The hospitality industry has been forced to reinvent itself by embracing game-changing tactics including online ordering, curbside order pickup and to-go beer and cocktails.
The hospitality industry, including bars and restaurants, is still reeling from the coronavirus pandemic. However, 2021 brought the beginnings of a rebound as governments lifted restrictions in most states.
Since the start of the pandemic, the industry has been forced to reinvent itself to survive. Establishments that lived to see another year in business were compelled to embrace game-changing tactics that included everything from online ordering to curbside order pickup and to-go beer and cocktails.
To support this hard-hit sector, “many states changed their laws to allow businesses to temporarily sell alcohol on a pickup and delivery basis," says John Mahoney, president, EverGuard Insurance Services Inc. “This was very helpful to the hospitality industry during the pandemic, allowing many businesses to stay afloat by generating more pickup and delivery revenue while their operations were mandated to be closed."
As a result, “because a typical liquor liability policy would apply to these expanded operations, carriers had to make sure that they were evaluating the emerging and expanding exposures appropriately," says Brian Gerritsen, hospitality industry practice leader, Travelers. “The need to maintain the same on-site liquor service and sales controls during deliveries created a challenge for both business owners and underwriters. Written safety programs, employee training and age verification at the point of delivery needed to continue."
In 2020, alcohol consumption increased, according to the Beverage Information Group. Sixty percent of surveyed participants reported that their drinking had increased compared to before COVID-19. Meanwhile, 45% reported that their drinking had increased because of increased stress, 34% reported that their drinking had increased because of the increased availability of alcohol, and 30% reported that their drinking had increased because of boredom, according to a May 2020 survey by the National Center for Biotechnology Information.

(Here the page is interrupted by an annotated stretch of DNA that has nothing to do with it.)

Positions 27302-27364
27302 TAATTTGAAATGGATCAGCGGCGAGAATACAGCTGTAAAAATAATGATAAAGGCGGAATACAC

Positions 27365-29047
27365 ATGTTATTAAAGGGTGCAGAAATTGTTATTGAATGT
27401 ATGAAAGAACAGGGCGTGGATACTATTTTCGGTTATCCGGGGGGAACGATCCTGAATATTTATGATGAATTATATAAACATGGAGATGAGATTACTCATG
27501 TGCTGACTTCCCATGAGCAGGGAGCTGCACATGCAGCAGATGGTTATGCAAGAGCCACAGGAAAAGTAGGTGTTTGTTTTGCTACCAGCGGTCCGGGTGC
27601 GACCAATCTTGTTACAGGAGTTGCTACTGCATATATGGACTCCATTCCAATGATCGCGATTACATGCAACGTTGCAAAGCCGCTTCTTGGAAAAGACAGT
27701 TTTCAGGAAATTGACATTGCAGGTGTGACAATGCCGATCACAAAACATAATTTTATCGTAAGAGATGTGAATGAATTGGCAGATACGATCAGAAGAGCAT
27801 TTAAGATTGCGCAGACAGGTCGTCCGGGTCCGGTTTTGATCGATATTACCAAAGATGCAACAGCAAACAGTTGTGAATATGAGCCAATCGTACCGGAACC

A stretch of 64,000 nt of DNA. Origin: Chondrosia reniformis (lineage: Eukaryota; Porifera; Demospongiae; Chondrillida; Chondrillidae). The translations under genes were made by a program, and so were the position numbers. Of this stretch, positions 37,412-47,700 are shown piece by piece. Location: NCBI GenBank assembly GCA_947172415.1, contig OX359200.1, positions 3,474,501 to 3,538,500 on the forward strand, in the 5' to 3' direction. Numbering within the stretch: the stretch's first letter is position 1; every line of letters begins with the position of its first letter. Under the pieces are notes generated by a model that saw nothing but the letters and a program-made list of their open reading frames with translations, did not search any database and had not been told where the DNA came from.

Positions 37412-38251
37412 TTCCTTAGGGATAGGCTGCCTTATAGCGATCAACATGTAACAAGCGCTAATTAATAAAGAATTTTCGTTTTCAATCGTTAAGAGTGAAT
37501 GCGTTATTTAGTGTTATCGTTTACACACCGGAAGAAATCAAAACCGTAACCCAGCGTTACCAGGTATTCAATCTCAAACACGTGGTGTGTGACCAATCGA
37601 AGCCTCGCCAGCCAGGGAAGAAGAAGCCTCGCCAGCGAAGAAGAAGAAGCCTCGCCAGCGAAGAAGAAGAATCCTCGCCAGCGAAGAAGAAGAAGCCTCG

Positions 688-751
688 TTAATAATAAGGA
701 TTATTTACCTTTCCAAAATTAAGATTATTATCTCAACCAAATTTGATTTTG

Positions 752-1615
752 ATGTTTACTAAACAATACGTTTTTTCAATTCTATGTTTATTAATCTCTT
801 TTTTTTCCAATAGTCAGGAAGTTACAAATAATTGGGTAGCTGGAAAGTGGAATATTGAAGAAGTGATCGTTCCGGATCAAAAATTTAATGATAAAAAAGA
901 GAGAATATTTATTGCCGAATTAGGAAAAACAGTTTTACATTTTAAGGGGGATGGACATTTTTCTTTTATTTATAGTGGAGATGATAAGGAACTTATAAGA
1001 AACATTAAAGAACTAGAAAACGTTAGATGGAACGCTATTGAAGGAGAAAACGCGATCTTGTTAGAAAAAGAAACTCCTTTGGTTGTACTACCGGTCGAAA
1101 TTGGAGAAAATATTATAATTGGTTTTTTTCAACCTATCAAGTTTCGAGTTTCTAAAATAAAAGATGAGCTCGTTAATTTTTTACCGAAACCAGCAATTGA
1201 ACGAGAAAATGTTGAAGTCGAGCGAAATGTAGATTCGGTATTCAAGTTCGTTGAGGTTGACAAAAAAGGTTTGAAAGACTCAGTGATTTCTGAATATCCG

“People have responded favorably to alcohol delivery services and states that have attempted to try to reign that back in have gotten significant opposition from the restaurant and hospitality associations," says Richard Welch, president and CEO of Hospitality Insurance Group. “Other states have extended the services to be more permanent—I really do see this as a change that the coronavirus pandemic caused in the market that's going to stay."
Many states are continuing to allow alcohol delivery services under an existing liquor license, which looks set to cause a permanent shift in the marketplace. “It certainly is a newer part of the industry," says Christian Enwright, area president, Risk Placement Services. However, “it's not something that all of the liquor liability carriers want to cover."
Nevertheless, “the result of this change heightens the liquor liability exposure, both for the restaurant or the bar selling it, as well as any independent delivery service," Mahoney says. “Both operations should carry liquor liability insurance protection, as it is likely future liquor liability claims will name everyone involved in the sale and delivery of the alcohol that may have contributed to an accident."
In a recent case, the New Mexico Supreme Court found that gas stations can be held civilly liable for selling gas to intoxicated drivers. “There are many unresolved questions regarding how to determine who is responsible for alcohol consumption that occurs off-premises," Mahoney says. “These issues will be litigated in the courts in the future, thereby elevating the need for liquor liability insurance protection."
Today, as bars and restaurants selling alcohol reopen and return to full capacity, “it is critical to have liquor liability insurance," Welch says. “Anybody out there can have a liquor liability claim even if you run the cleanest business with the best of controls."
“If somebody leaves your establishment and is found responsible in an accident, there's a very good chance that your establishment is going to be sued under the liquor liability laws," Welch adds. “Once you're accused, the legal process is complex, and it is going to cost money if you're ever found responsible."
Olivia Overman is IA content editor.